}
      return output;
    } else if (desiredCompleteness === "completedTasks") {
      for (var i = 0; i < input.length; i++) {
        if (input[i].done === true) {
          output.push(input[i]);
        }
      }
      return output;
    } else {
      return input;
    }
  }


}

We've also added branching:

  • If the user selected to view completed Tasks, only Task objects with a done property of true are added to the output array.

  • If the user selected to view incomplete Tasks, only those with a false done property are pushed to the output array.

  • If the user selected to view all Tasks, we simply return the input array containing all Task objects without filtering it.

Implementing a Pipe

Next, we can provide our user's filtering selection to the pipe like this:

app/task-list.component.ts
...
      <li (click)="isDone(currentTask)" *ngFor="let currentTask of childTaskList | completeness:filterByCompleteness">{{currentTask.description}} {{currentTask.priority}}
...

As you can see, we've added a : directly after the name of our pipe. In Angular, parameters are passed into pipes using colons like this. So, by saying completeness:filterByCompleteness, we're passing our filterByCompleteness property into the completeness pipe's transform() method.

Now our pipe should work. If we select "All Tasks" or "Incomplete Tasks" we will see all our Tasks. However, if we select "Completed Tasks", there are no Tasks. Let's implement checkboxes so we can change a task from incomplete to complete and back again.

Marking Tasks Done

We'll add a checkbox next to each Task. When checked, the Task's done property will be updated:

app/task-list.component.ts
…
  template: `
    <select (change)="onChange($event.target.value)">
      <option value="allTasks">All Tasks</option>
      <option value="completedTasks">Completed Tasks</option>
      <option value="incompleteTasks" selected="selected">Incomplete Tasks</option>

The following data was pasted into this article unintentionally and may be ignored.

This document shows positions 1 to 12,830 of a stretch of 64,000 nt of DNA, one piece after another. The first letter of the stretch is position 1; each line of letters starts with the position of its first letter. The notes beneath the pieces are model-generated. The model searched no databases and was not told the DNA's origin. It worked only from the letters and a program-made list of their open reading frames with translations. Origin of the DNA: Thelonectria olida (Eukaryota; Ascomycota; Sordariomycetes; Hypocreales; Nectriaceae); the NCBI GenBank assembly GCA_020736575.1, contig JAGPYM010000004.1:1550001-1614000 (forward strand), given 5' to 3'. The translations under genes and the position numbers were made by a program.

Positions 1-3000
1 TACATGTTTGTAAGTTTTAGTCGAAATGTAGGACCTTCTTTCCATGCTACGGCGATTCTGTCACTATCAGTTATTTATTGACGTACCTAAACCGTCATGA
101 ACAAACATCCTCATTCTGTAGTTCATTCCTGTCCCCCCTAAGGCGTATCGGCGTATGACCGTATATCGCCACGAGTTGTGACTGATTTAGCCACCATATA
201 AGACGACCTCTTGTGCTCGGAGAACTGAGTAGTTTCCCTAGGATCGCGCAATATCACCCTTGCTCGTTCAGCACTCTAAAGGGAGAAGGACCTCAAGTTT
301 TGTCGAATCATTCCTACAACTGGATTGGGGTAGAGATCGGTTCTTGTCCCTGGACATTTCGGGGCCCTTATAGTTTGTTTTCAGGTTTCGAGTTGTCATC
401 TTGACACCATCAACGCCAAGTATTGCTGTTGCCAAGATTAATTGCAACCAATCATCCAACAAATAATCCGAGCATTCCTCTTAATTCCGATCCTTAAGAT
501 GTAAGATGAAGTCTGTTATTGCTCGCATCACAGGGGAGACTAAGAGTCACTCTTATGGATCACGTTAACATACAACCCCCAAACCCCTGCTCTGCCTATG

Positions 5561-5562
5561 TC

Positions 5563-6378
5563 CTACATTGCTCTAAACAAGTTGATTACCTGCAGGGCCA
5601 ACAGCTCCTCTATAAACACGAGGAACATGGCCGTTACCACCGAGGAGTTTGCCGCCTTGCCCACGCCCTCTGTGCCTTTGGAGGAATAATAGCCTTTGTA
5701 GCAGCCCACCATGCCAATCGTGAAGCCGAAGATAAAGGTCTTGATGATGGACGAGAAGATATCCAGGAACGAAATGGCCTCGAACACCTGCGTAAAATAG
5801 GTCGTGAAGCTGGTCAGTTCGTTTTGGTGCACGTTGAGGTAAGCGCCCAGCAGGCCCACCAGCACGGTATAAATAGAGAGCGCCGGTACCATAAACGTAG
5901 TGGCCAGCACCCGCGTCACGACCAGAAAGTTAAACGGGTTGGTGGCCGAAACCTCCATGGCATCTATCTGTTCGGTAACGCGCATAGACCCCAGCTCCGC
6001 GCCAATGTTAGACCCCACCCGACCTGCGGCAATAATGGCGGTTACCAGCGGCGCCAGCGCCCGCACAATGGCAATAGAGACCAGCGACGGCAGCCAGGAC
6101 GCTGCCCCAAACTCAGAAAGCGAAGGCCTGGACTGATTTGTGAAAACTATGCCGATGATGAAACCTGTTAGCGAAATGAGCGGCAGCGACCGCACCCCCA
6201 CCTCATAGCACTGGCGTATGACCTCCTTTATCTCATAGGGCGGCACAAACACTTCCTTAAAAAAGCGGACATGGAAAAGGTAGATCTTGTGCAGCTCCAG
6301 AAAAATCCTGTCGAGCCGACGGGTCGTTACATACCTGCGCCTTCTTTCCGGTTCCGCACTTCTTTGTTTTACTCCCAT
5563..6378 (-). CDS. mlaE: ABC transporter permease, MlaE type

</select>
    <ul>
      <li (click)="isDone(currentTask)" *ngFor="let currentTask of childTaskList | completeness:filterByCompleteness">{{currentTask.description}} {{currentTask.priority}}
        <input *ngIf="currentTask.done === true" type="checkbox" checked (click)="toggleDone(currentTask, false)"/>
        <input *ngIf="currentTask.done === false" type="checkbox" (click)="toggleDone(currentTask, true)"/>
        <button (click)="editButtonHasBeenClicked(currentTask)">Edit!</button>
      </li>
    </ul>
  `
})
...

You'll notice we add two checkboxes. Each has an event binding that triggers a toggleDone() method when clicked. The method takes a Task and a boolean.

  • Each checkbox also includes an *ngIf directive. If a Task is already completed, we'll display a checkbox that can mark the Task incomplete by calling toggleDone() with an argument of false. This will mark a completed Task incomplete.

  • If a Task is already incomplete, we'll display a checkbox that can mark it complete by calling toggleDone() with an argument of true. This will mark a Task complete.

Let's create our toggleDone() method now:

app/task-list.component.ts
…
  toggleDone(clickedTask: Task, setCompleteness: boolean) {
     clickedTask.done = setCompleteness;
   }
…

Now we can launch the application and click a checkbox to mark a Task done. This should immediately remove it from the set of "incomplete" Tasks. When we opt to show "complete" Tasks instead, we can see the newly-completed Task is on this list.

Great work! For more information on pipes, check out their entry in the Angular Documentation.